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House Republican introduces bill to provide tax credit to businesses for PPE

House Republican introduces bill to provide tax credit to businesses for PPE
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Rep. Tom RiceHugh (Tom) Thompson RiceGOP Rep. Dan Newhouse tests positive for COVID-19 Colorado Democrat Ed Perlmutter tests positive for coronavirus Bustos tests positive for COVID-19 MORE (R-S.C.) introduced legislation on Thursday that would provide a tax credit for businesses to safely reopen and pay for extra safety measures amid the coronavirus pandemic.

The Healthy Workplaces Tax Credit would provide a refundable tax credit against payroll taxes for 50 percent of the costs incurred by a business for COVID-19 testing, personal protective equipment (PPE), disinfecting, extra cleaning and reconfiguring work spaces to adhere to social distancing guidelines. 

The credit is limited to $1,000 per employee for a business’s first 500 employees, $750 per employee for the next 500 employees and $500 for each employee after that. For example, if a restaurant with 40 employees spends $60,000 on PPE, testing, disinfecting and plexiglass shields, it would receive a $30,000 tax credit against its payroll.

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The legislation is intended to encourage and enable businesses to take the recommended steps to prevent the spread of COVID-19 in their workplaces. Rice, who is on the House Ways and Means Committee, introduced the bill as an addition to legislation from Rep. Darin LaHoodDarin McKay LaHoodHow to expand rural broadband, fast and affordably America can't afford to ignore the food service distribution industry On The Money: McConnell previews GOP coronavirus bill | Senate panel advances Trump Fed nominee who recently supported gold standard | Economists warn about scaled-back unemployment benefits MORE (R-Ill.) that would create a temporary tax credit to offset costs of cleaning.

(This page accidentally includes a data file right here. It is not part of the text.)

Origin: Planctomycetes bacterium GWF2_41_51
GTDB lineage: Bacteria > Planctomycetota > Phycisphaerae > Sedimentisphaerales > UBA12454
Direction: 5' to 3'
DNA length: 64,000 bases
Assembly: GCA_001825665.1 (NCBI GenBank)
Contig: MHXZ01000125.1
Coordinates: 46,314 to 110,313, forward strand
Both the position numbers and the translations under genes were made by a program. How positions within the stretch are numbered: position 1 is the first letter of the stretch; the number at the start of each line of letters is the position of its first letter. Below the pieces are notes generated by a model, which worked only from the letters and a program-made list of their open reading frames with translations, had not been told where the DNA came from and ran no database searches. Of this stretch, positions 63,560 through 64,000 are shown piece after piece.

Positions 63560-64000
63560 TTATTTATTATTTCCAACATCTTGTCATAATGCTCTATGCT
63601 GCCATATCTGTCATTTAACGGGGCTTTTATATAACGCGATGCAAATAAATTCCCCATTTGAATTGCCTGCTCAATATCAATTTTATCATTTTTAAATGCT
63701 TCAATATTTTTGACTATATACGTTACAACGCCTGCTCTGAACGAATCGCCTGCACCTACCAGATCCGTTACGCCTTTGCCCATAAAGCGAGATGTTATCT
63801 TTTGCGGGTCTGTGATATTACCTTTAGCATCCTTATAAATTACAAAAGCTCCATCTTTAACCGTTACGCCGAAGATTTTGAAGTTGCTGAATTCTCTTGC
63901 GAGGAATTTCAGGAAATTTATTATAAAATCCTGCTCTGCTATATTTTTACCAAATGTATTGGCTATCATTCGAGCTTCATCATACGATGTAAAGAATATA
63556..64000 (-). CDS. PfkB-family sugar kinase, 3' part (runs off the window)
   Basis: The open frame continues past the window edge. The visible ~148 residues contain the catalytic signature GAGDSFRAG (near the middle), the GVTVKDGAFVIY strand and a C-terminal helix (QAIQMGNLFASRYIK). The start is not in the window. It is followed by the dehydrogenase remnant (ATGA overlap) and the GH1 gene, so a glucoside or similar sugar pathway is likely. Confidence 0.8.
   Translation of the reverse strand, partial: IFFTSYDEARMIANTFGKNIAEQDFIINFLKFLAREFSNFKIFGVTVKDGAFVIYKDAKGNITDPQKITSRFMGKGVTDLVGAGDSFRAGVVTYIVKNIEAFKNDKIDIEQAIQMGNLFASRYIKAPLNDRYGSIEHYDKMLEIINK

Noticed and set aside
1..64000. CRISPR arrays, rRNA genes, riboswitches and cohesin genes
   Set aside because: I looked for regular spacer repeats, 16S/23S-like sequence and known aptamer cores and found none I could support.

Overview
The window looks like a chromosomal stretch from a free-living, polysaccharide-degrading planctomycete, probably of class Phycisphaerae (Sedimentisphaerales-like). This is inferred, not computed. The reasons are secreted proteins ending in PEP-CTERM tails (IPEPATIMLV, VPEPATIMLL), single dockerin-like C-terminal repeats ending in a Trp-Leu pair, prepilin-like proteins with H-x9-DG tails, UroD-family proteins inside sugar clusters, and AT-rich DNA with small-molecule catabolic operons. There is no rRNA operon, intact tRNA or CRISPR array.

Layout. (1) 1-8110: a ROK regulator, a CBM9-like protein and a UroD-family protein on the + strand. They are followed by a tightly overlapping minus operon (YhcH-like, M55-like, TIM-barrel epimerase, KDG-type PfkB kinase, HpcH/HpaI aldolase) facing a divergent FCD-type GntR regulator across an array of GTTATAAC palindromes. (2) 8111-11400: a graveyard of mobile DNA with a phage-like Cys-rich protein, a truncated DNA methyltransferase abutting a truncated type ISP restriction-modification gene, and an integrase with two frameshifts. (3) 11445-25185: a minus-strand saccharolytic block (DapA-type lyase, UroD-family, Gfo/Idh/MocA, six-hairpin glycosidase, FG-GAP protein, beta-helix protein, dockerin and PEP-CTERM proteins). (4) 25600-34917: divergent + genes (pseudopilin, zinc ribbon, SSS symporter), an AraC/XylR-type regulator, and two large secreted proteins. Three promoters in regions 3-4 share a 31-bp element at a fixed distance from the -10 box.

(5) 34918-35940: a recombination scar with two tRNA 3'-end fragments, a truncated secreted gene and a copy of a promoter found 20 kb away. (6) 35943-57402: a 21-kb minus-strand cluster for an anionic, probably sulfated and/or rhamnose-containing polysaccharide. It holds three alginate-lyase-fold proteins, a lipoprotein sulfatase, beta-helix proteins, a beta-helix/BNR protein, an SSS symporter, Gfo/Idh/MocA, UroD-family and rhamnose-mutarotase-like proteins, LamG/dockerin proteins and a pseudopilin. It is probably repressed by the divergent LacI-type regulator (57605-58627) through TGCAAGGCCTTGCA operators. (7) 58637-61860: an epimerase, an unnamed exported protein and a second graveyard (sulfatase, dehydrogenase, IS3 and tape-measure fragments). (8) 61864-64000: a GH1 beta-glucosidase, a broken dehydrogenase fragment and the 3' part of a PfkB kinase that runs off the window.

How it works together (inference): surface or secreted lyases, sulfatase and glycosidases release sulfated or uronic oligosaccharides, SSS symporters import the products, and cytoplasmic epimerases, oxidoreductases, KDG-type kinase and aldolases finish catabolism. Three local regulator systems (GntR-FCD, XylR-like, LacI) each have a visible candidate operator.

"It’s important we reconnect workers to jobs and prevent more business closures. Our healthy workplace tax credit will support businesses as they reopen by incentivizing them to take extra precautions to protect the health of patrons and employees,” Rice said in a statement Thursday.

Business groups have called for a tax credit, with the National Restaurant Association urging Congress to provide a tax credit for wellness investments like enhanced sanitization, contactless payment services, employee training, PPE and disposable products.

Retail groups applauded the legislation.

David French, senior vice president for government relations at the National Retail Federation, said in a statement that the tax credit addresses "the costs of reconfiguring stores and restaurants to provide more social distancing, and ongoing costs for protective gear and cleaning."

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The Retail Industry Leaders Association (RILA) said the bill would help businesses of all sizes offset the cost of preventing the spread of COVID-19.

“The Healthy Workplace Tax Credit enables businesses of all sizes to continually make the necessary investments that give workers the confidence to return to work and consumers the reassurance that shopping can be done in a safe manner. Providing employers with this tax credit will help get our economy back on track,” Dave Koenig, RILA vice president of tax, said in a statement.

The Occupational Safety and Health Administration (OSHA) has declined to impose a nationwide COVID-19 work safety standard and has only issued recommendations. Virginia on Wednesday became the first state to adopt statewide emergency workplace safety standards to deal with the coronavirus.

Updated at 3:33 p.m.